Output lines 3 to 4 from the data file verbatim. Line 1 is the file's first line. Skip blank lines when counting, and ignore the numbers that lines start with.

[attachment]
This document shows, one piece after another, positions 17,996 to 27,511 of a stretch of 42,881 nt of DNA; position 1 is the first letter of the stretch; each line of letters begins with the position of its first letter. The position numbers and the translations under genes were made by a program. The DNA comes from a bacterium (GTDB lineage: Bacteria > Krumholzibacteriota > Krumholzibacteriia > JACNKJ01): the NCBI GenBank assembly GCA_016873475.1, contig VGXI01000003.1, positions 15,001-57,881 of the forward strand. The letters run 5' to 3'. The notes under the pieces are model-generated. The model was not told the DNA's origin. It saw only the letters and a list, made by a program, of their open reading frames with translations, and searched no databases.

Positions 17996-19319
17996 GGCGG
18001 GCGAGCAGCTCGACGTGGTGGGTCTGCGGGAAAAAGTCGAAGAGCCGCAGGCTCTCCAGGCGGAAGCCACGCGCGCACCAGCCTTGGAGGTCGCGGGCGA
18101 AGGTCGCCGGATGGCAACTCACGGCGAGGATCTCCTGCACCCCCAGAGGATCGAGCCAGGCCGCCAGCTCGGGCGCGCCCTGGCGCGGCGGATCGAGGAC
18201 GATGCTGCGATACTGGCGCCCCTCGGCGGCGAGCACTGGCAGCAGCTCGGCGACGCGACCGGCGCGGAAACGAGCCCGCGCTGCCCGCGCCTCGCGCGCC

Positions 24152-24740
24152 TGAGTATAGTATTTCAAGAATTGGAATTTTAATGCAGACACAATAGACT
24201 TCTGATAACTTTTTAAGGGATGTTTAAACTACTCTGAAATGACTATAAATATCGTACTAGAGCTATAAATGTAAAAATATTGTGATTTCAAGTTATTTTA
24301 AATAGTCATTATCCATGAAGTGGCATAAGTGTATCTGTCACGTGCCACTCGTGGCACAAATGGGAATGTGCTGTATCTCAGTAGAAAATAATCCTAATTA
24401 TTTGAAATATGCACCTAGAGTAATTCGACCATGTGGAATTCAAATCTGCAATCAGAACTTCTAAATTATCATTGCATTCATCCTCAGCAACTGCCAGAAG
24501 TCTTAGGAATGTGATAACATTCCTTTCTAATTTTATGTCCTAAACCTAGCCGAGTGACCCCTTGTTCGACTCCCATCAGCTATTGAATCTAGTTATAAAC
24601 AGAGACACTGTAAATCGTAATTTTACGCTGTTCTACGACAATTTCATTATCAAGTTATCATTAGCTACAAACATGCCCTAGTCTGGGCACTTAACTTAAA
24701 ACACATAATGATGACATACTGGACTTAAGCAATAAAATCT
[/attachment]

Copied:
17996 GGCGG
18001 GCGAGCAGCTCGACGTGGTGGGTCTGCGGGAAAAAGTCGAAGAGCCGCAGGCTCTCCAGGCGGAAGCCACGCGCGCACCAGCCTTGGAGGTCGCGGGCGA